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Now we’re back to offer our weekly free Romance excerpt, and if you aren’t among those who have downloaded When We Met, you’re in for a real treat:
4.7 stars – 217 Reviews
Here’s the set-up:
New York Times bestselling author Susan Mallery invites you back to Fool’s Gold, where a newcomer to town might finally meet the man she never knew she needed…
Angel Whittaker earned his scars the hard way, but the scars that can’t be seen are the ones that haunt him the most. Since he moved to Fool’s Gold, California, he’s cobbled together a life for himself as a bodyguard trainer. If he’s not exactly happy, at least his heart is safe.
Working with pro-football superstars taught tough-talking PR woman Taryn Crawford one thing—she can go toe-to-toe with any man. But then dark, dangerous former Special Ops Angel targets her for seduction…and challenges her to resist his tempting kisses.
Even in four-inch heels, Taryn never backs down. Unless, somehow, Angel can convince her that surrender might feel even better than victory.
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And here, for your reading pleasure, is our free romance excerpt:
“We both know where this is going.”
Taryn Crawford glanced up at the man standing by her table and ignored the rush of anticipation when she saw who he was. He was tall, with broad shoulders and gray eyes. But the most compelling feature—the one she would guess people pretended didn’t exist—was the scar on his neck. As if someone had once tried to slit his throat. Taryn idly wondered what had happened when that person had failed.
She supposed there were plenty of women who would be intimidated by the man in front of her. The sheer volume of muscles might make one apprehensive. Not her, of course. When in doubt she put on a power suit and killer heels. If that didn’t work, she would simply work harder than anyone else. Whatever it took to win. Sure there was a price, but she was okay with that.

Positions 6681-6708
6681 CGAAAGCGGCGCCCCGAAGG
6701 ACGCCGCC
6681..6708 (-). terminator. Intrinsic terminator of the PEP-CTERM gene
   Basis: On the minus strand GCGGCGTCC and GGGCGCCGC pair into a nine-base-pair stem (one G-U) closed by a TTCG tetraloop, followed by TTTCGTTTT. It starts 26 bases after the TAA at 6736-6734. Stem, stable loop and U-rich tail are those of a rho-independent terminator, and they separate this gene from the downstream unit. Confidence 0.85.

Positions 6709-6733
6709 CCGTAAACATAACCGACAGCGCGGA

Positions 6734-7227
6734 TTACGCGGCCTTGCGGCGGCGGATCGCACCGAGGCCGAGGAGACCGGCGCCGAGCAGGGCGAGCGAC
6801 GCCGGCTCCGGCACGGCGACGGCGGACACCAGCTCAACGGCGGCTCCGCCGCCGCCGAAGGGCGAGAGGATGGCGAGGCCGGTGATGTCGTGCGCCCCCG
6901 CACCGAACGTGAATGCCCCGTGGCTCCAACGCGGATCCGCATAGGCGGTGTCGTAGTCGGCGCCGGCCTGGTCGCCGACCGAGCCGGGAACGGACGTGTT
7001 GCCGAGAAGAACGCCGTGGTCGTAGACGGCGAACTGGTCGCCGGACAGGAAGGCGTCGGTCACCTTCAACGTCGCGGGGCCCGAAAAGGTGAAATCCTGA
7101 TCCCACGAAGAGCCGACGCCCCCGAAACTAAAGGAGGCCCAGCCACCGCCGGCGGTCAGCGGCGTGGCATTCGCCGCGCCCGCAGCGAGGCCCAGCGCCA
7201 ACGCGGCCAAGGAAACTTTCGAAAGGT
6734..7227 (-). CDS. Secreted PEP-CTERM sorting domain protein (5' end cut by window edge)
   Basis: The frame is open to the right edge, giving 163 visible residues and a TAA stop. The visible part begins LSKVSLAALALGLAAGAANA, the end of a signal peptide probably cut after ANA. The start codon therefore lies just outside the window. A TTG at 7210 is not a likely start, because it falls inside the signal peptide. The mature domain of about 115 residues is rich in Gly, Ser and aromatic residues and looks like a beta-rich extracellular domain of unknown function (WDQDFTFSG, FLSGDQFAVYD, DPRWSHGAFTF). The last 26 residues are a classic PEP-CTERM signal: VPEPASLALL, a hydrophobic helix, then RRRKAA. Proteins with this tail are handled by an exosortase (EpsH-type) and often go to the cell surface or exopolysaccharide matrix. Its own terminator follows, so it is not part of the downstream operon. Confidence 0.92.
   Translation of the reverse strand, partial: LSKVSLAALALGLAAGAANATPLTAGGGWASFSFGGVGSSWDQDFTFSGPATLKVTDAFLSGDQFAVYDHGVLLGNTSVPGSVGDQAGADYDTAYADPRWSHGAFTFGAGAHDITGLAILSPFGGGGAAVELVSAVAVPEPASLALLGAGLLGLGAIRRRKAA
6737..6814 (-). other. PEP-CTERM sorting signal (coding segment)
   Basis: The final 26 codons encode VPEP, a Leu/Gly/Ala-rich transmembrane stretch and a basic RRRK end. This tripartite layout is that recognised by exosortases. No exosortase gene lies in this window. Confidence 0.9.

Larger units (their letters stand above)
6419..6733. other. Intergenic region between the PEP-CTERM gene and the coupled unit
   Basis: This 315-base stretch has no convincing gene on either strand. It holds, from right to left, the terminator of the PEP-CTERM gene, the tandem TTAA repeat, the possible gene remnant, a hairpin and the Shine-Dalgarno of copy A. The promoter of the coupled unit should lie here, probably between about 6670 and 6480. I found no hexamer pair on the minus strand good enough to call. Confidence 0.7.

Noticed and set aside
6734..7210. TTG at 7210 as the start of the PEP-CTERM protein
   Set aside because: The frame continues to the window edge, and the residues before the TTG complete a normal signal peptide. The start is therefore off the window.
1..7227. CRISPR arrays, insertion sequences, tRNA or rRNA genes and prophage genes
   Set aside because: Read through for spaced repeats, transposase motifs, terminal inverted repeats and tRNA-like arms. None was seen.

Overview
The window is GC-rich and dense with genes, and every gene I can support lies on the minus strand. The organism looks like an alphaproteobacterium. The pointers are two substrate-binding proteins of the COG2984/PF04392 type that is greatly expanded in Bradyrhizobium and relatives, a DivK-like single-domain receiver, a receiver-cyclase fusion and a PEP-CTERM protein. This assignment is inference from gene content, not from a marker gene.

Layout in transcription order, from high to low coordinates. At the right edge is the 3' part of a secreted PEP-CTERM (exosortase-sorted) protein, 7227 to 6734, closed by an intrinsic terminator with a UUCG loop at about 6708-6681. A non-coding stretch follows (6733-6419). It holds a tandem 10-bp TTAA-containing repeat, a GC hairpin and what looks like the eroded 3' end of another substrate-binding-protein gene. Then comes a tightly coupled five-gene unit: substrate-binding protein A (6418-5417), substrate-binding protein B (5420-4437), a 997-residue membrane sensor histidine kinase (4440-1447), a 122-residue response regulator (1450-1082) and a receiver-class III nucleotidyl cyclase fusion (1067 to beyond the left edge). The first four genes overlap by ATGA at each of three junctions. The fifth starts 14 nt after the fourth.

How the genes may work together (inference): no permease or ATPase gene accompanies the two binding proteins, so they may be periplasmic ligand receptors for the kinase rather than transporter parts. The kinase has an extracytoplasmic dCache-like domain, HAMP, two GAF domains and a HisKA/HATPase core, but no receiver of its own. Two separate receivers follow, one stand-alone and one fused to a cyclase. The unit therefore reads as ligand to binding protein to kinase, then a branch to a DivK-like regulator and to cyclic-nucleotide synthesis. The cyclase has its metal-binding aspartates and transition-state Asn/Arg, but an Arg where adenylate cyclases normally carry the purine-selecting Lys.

Which was why she was able to stare coolly back and ask, “Do we?”
One corner of his mouth curved slightly in a sort of pre-smile. “Sure, but if you’re more comfortable pretending we don’t, I can make that work, too.”
“A challenge. Intriguing. You don’t expect it to be enough to make me defensive so I start saying more than I had planned, do you?” She made sure she was plenty relaxed in her chair. She would guess the man was paying as much attention to her body language as her words. Maybe more. She hoped he wouldn’t make things easy. She was tired of easy.
“I would hate for you to be disappointed,” she murmured.
The smile turned genuine. “I’d hate that, too.” He pulled out the chair opposite hers. “May I?”
She nodded. He sat.
It was barely after ten on a Tuesday morning. Brew-haha, the local coffee place she’d escaped to for a few minutes of solitude before she returned to the current chaos at her office, was relatively quiet. She’d ordered a latte and had pulled out her tablet to catch up on the latest financial news. Until she’d been interrupted. Nice to know this was going to be a good day.
She studied the man across from her. He was older than the boys, she thought. The three men she worked with—Jack, Sam and Kenny—aka the boys, were all in their early to mid-thirties. Her guest was nearer to forty. Just old enough to have the experience to make things interesting, she thought.
“We’ve never been introduced,” she said.
“You know who I am.”
A statement, not a question. “Do I?”
One dark eyebrow rose. “Angel Whittaker. I work at CDS.”
Otherwise known as the bodyguard school, she reminded herself. For a small town, Fool’s Gold had its share of unusual businesses.
She waited, but he didn’t make a move.
“We’re not shaking hands?” she asked, then picked up her latte with both hers. Just to be difficult, because being difficult would make things more fun.
“I figured we’d save the touching for later. I find it’s more interesting when that sort of thing happens in private.”
Taryn had opened Score, her PR firm, eight years ago. She’d had to deal with unwelcome passes, assumptions she was an idiot, being asked who the boss was, pats on her butt, and people presuming that if she worked with three ex-football players that she must have gotten her job by sleeping with them. She was used to staying calm, keeping her opinions to herself and gaining victory through the unanticipated side run.
This time Angel had been the one to put the first points of the board. He was good, she thought, intrigued and only slightly miffed.
“Are you coming on to me, Mr. Whittaker? Because it’s still a little early in the morning for that sort of thing.”
“You’ll know when I’m making my move,” he informed her. “Right now I’m simply telling you how things are.”